Treatment for chronic ankle instability is based on the results of the examination and tests, as well as on the patient’s level of activity. Nonsurgical treatment may include:
When Is Surgery Needed?
- Physical therapy - Physical therapy involves various treatments and exercises to strengthen the ankle, improve balance and range of motion and retrain your muscles. As you progress through rehabilitation, you may also receive training that relates specifically to your activities or sport.
- Bracing - Some patients wear an ankle brace to gain support for the ankle and keep the ankle from turning. Bracing also helps prevent additional ankle sprains.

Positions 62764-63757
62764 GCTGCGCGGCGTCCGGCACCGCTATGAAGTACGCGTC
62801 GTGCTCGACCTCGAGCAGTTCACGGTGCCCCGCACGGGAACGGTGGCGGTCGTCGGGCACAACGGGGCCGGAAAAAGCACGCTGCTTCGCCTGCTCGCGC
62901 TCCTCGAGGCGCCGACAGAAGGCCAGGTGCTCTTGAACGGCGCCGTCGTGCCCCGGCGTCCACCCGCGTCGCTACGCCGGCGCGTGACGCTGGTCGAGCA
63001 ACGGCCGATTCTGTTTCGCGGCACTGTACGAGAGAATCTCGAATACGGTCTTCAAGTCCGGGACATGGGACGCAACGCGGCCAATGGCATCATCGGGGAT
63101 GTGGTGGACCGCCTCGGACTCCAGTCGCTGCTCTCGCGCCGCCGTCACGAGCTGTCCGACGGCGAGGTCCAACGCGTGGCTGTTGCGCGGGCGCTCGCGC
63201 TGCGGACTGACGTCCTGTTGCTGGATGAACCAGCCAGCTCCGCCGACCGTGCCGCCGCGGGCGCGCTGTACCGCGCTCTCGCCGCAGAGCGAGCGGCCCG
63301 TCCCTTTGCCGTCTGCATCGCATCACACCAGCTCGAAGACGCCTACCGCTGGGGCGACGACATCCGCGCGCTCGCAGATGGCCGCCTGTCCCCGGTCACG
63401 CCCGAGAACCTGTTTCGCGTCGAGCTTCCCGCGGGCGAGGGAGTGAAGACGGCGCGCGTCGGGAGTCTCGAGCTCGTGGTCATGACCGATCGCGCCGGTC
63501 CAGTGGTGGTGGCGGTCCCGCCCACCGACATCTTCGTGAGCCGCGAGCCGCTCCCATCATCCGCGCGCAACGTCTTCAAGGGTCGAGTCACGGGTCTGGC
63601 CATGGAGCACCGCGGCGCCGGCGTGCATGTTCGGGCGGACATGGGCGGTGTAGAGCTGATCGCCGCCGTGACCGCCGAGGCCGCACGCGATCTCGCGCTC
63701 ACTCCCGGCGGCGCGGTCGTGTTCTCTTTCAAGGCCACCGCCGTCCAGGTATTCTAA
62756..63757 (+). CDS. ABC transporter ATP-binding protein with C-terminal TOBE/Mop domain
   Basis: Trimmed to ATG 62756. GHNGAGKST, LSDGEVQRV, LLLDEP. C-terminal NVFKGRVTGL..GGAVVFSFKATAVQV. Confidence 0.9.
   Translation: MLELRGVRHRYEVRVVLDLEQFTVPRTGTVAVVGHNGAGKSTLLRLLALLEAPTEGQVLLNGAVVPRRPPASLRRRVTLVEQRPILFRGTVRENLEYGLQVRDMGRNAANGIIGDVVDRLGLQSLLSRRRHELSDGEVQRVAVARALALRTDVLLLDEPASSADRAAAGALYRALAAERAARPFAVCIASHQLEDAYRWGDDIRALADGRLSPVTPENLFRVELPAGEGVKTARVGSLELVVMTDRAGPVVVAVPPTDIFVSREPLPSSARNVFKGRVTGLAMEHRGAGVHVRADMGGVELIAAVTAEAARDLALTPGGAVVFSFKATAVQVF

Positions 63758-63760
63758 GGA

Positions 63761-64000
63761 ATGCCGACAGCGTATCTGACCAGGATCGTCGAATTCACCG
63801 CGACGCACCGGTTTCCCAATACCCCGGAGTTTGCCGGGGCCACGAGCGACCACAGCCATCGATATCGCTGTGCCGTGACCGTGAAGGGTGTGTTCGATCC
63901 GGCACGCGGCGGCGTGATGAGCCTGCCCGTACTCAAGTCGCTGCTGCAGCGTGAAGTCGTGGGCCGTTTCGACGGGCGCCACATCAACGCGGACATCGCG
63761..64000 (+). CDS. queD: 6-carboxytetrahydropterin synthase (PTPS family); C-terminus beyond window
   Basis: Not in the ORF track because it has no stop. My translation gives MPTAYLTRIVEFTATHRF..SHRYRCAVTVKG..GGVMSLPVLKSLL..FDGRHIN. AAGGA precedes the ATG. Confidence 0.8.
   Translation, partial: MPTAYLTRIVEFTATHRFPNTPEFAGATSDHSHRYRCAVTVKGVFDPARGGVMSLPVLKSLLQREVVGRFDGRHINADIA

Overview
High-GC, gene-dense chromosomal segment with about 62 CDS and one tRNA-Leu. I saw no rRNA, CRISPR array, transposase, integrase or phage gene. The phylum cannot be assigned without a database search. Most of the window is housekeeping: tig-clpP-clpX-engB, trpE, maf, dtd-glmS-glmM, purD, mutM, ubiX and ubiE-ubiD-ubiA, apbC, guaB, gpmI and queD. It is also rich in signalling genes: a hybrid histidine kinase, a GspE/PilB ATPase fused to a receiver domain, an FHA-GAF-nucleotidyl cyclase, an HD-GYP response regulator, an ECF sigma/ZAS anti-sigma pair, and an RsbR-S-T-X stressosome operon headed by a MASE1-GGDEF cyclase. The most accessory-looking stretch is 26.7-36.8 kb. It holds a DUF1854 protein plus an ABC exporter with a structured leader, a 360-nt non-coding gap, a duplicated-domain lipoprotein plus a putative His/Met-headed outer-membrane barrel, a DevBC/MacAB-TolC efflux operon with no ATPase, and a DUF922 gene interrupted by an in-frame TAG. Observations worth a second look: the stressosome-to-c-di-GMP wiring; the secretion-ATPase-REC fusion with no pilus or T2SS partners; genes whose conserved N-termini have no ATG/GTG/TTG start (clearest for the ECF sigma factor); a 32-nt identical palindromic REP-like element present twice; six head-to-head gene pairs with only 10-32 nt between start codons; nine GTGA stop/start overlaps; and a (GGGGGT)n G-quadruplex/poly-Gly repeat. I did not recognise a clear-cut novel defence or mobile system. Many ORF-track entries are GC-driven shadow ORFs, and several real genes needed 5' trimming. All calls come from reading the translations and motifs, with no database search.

- Medications - Nonsteroidal anti-inflammatory drugs (NSAIDs), such as ibuprofen, may be prescribed to reduce pain and inflammation.
In some cases, the foot and ankle surgeon will recommend surgery based on the degree of instability or lack of response to nonsurgical approaches. Surgery usually involves repair or reconstruction of the damaged ligament(s). The surgeon will select the surgical procedure best suited for your case based on the severity of the instability and your activity level. The length of the recovery period will vary, depending on the procedure or procedures performed.